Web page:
• The Indonesian translation of hymns is also interesting, and all my relatives who have visited can back me up on this. Indonesian words tend to be longer, in terms of syllable count, than English ones. (In fact, it's a feature of many Austronesian languages that native root words are always two syllables.) This poses no problems for ordinary translation, but it certainly does for hymns, where the syllable count actually matters. Essentially, this means that Indonesian hymns say a lot less than their English counterparts. Don't worry: the editing usually happens at the expense of flowery language, not doctrine, but it does make the hymns rather prosaic if back-translated into English. For example, this morning we sang "Put Your Shoulder to the Wheel." The chorus in English, as most of you know, is "Put your shoulder to the wheel/Push along/Do your duty with a heart full of song/We all have work/Let no one shirk/Put your shoulder to the wheel." The equivalent chorus in Indonesian is "Let us all work together, doing tasks with happiness." The translated name of the song is "The World Needs People Who Want to Work," which seems a tad stodgy to me.

    (I have not yet, unfortunately, discovered the Indonesian translation of "the world has no need for a drone," but I guess that's irrelevant post-1985.)

  • In my Sunday School lesson in Jakarta a few weeks ago, I looked around the room and noticed this scene:

    1. The branch president, former mission president, and second counselor in the branch presidency sitting in the front row and making longwinded comments

    2. a gaggle of old women sitting behind me and talking, quite obviously ignoring the lesson

    3. the guy next to me doing something on his PDA.

    If you needed proof that the Church is fundamentally the same everywhere, there you have it.

  • Not that differences don't exist, of course. A little old lady stood up in Relief Society this morning to bear her testimony. It was mostly pretty standard--"I know the Church is true, I know Jesus lives, I know God lives, I have a testimony of the living prophet today...[long pause]...wait, what's his name again?" A couple of the other old ladies tittered, and someone finally supplied the name. I'm pretty sure that's something that wouldn't happen at BYU.

    (I mean, not recognizing pictures of Brigham Young might happen at BYU, sure, but not knowing the name of the prophet? Even I'm not that bad.)

I guess none of this beats backflips in church, or even the sternum story, but hey, I understood them! (That's always a noteworthy vistory, in my mind.)

The Honeymoon Phase

(For all those who don't care what's going on in my life, and only want clever little quips and stories, please skip this entry. I'm about to do an information overload, and, what's worse, it will be information unbound by a formal narrative. I can't promise I'll be clever; all I can guarantee is that it will be verbose.)

I arrived in Semarang from Jakarta two days ago on a tiny little Garuda Indonesia flight. The weight limit, according to my ticket, was 30 kilos for everything, meaning both of my suitcases and my carry-on. My suitcases were roughly 28 k each, and my carry-on was easily another 10. When I checked everything in, the guy at the desk said something about paying an overweight fee, at which point I smiled sweetly, crossed my fingers, and pulled out a letter from the government that the office gave me. Our program director told us to try using it to avoid the fees; she said it may or may not work, but would be worth a shot. I gave the man a slightly nervous spiel (in Indonesian) about how I'm in the country at the special request of the office of the president, and how therefore I'm exempt from such pedestrian requirements as overweight baggage fees. To my great surprise and pleasure, it worked. You'd better believe I'm holding on to that letter, and maybe even making some extra photocopies.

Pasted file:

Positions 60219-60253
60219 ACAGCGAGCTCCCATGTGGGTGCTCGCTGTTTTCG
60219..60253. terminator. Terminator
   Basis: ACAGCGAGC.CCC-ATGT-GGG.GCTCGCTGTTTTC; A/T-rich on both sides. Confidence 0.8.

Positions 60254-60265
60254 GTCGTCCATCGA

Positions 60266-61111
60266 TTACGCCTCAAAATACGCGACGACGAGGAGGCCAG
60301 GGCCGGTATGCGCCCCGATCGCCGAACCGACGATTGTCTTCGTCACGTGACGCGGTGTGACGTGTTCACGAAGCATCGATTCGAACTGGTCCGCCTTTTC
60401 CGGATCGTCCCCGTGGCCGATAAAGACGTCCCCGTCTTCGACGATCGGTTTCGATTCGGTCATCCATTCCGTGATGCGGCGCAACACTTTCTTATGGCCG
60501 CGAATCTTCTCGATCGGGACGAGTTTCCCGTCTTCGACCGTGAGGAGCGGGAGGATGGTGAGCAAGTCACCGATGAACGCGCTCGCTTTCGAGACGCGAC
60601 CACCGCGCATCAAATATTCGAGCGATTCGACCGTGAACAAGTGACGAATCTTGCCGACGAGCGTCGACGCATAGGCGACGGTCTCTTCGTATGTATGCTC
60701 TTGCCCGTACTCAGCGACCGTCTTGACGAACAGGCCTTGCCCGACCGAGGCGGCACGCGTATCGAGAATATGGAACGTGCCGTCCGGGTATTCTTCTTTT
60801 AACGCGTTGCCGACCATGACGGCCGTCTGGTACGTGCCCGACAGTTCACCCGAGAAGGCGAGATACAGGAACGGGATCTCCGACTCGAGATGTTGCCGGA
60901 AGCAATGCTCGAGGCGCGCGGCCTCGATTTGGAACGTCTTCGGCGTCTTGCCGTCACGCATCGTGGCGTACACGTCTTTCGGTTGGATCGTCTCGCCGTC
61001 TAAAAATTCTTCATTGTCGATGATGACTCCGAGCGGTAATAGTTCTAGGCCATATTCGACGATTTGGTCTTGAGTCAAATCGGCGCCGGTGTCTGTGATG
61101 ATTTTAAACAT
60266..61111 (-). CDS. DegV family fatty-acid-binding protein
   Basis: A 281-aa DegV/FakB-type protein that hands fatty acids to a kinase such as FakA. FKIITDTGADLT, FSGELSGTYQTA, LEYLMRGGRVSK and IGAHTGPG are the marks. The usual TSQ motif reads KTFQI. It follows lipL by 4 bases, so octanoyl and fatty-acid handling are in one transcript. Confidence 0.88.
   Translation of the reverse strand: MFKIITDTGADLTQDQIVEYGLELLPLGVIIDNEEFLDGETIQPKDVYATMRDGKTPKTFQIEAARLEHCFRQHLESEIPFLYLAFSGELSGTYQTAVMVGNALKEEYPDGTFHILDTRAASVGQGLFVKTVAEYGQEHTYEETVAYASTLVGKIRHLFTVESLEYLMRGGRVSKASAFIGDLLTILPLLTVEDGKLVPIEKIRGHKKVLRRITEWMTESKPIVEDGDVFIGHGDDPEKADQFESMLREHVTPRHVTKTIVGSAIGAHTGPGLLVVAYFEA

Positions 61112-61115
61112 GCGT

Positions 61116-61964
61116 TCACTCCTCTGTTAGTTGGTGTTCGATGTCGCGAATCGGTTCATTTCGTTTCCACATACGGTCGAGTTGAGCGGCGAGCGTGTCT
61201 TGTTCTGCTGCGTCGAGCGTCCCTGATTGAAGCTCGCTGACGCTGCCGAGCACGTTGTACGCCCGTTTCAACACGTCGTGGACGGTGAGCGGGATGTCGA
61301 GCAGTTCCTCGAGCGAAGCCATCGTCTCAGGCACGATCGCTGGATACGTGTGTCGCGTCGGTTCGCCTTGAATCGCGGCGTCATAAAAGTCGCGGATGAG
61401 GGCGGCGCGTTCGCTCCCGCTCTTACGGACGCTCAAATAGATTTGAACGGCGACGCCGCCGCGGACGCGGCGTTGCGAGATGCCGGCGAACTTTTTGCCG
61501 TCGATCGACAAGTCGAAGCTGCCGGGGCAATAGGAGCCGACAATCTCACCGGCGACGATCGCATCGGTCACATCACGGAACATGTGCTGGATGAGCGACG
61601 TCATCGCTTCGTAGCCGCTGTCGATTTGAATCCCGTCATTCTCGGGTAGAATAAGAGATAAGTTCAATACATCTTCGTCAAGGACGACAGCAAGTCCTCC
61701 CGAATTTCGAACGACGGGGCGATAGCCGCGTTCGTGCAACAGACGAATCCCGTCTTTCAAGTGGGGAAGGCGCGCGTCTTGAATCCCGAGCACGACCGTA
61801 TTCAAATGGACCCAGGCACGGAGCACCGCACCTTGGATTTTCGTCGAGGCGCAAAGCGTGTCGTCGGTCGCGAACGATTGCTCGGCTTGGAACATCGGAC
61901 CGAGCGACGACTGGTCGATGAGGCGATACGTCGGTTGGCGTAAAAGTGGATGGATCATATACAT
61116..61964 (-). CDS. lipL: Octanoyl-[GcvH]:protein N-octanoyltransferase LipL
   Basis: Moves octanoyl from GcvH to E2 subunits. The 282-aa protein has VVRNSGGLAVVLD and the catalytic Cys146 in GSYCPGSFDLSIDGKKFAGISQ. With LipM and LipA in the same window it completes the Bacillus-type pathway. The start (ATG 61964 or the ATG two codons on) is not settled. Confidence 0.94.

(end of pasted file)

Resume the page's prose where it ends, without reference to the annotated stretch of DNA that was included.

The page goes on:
After being picked up at the airport by some of my school's incredibly nice teachers, we went out to eat, where I had my first experience trying to eat rice with my hands. It was messy but strangely satisfying; I worried mostly about an open sore on my thumb, which stung like nobody's business as I ate spicy dishes.

(When it comes to hygeine around here, it's often best to just close your eyes and think of the empire. Rest assured that I did wash my hands.)

Speaking of food, that's an issue here. If I come back next summer weighing twice as much, don't be surprised: everybody wants to feed me, and it's hard to constantly resist. I haven't paid for a single piece of food since I arrived, and at every turn I've been offered sweet syrupy drinks, strangely textured desserts, spring rolls, cap cay, spicy vegetables, sweet vegetables, cantaloupe drinks, fried noodles, fried chicken, spicy fish, sweet fish, salted fish, otak-otak, oranges, apples, mangoes, papaya, snake fruit, jackfruit, keropok, bread with chocolate, pastries, various other unidentified dishes, and, of course, white rice, brown rice, yellow rice, fried rice, and coconut rice. It's all--with the possible exception of cassava--completely and utterly delicious, so how can I refuse?